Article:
Other policies cover situations in which “the school administration is notified by a student or the student’s parent or guardian that the student will assert a gender identity that differs from previous representations or records.”REF These policies do not indicate the form that this assertion might take or what it would mean if no “previous representations or records” indicate anything about a student’s gender identity.

Some policies cover “gender identity…which is consistently asserted at school”REF without either defining “consistently” or providing criteria for what constitutes an assertion. Others cover “gender identity as expressed by the student and asserted at school”REF without distinguishing between expressions and assertions or how a student makes either regarding gender identity.

After excluding any external considerations—and unable to interpret or sometimes even identify a student’s subjective expression of internal feelings—a school that insists on such a policy has no choice but to impose its own concepts and terms. These include the ideological position that minors have an absolute right to privacy regarding what the school says their gender identity is at the moment, a right that requires school personnel to exclude a minor’s parents from not only any role in making decisions but, in most cases, any knowledge of the situation at all. These policies conflict with the parents’ constitutional right to direct the care, upbringing, and education of their children.

Parental Rights

Under Common Law. The principle that parents have primary authority regarding the upbringing and education of their children has deep philosophical and legal roots. In his work Summa Theologica, for example, Thomas Aquinas wrote in the 13th century that “it would be contrary to natural justice, if a child…were to be taken away from its parents’ custody, or anything done to it against its parents’ wish.”REF John Locke emphasized the same principle four centuries later in his Second Treatise on Government,REF arguing that parental childrearing authority precedes and is independent of political authority.REF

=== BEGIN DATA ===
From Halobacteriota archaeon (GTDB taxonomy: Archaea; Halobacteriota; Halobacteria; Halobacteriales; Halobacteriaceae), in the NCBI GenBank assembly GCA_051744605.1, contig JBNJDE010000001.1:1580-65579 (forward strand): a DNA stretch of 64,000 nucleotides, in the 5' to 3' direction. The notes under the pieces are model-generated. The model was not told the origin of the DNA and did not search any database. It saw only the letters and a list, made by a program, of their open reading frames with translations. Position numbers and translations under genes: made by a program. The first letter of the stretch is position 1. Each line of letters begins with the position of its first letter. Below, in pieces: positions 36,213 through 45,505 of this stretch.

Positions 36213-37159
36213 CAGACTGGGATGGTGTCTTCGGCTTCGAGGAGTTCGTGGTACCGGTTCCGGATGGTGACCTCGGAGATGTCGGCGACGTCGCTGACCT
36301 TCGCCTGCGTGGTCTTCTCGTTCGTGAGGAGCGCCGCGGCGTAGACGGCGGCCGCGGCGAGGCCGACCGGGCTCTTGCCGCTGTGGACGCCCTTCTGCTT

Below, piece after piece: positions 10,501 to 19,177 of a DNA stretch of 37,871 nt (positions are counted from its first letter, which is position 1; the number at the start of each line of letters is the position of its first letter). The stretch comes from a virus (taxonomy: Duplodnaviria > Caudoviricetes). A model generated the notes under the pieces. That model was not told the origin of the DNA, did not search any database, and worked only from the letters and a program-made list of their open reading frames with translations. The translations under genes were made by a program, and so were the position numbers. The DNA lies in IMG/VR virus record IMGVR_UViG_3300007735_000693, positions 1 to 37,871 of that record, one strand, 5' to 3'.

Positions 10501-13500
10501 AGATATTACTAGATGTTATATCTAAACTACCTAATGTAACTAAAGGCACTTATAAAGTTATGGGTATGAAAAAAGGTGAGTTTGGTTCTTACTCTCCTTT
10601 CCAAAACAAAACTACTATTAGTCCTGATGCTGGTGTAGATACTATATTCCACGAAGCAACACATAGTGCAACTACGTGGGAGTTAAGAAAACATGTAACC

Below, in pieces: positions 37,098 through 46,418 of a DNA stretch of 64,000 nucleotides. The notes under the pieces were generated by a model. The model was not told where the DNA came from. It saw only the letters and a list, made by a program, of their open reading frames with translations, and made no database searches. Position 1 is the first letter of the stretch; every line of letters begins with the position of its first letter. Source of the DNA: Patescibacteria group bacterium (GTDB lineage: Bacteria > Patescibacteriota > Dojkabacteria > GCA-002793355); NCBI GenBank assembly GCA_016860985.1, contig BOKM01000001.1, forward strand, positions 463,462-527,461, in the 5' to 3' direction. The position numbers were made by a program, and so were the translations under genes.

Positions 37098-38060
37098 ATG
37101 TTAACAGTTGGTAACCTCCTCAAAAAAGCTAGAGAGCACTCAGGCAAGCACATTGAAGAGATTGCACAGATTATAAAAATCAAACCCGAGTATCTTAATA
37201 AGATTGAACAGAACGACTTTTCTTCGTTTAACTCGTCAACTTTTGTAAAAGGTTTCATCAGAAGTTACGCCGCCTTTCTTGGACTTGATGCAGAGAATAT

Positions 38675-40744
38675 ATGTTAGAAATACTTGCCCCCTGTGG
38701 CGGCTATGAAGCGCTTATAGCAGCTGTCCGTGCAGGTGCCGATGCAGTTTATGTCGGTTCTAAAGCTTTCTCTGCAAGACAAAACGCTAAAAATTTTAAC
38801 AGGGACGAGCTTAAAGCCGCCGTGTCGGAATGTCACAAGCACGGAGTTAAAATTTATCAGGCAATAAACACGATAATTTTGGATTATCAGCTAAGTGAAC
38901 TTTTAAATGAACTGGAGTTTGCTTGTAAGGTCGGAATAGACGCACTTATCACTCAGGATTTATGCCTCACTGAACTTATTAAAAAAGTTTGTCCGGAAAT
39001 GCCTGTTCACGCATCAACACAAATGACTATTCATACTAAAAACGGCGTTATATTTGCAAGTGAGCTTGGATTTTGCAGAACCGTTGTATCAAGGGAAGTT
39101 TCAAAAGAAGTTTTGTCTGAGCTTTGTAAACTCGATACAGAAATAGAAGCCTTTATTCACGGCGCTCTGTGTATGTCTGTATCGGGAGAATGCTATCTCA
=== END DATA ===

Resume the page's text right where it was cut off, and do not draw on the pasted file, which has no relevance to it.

In his Commentaries on the Laws of England, published in 1765, William Blackstone wrote of parents’ common-law duty to provide for the maintenance, protection, and education of their children.REF In terms of priority, Blackstone argued that the duty to provide a suitable education for children had “the greatest importance of any.”REF Blackstone, who was influenced by Locke, was “one of the political philosophers whose writings…were ‘most familiar to the Framers.’”REF Parents’ common-law duty became a constitutional right through the Fourteenth Amendment.

Under Constitutional Law: Substantive Due Process. The Fourteenth Amendment prohibits any state from depriving “any person of life, liberty, or property, without due process of law.”REF In two ways, however, the Supreme Court has gone beyond the text’s procedural focus and recognized new constitutional rights by substantively defining “liberty.” This interpretive approach is often called substantive due process.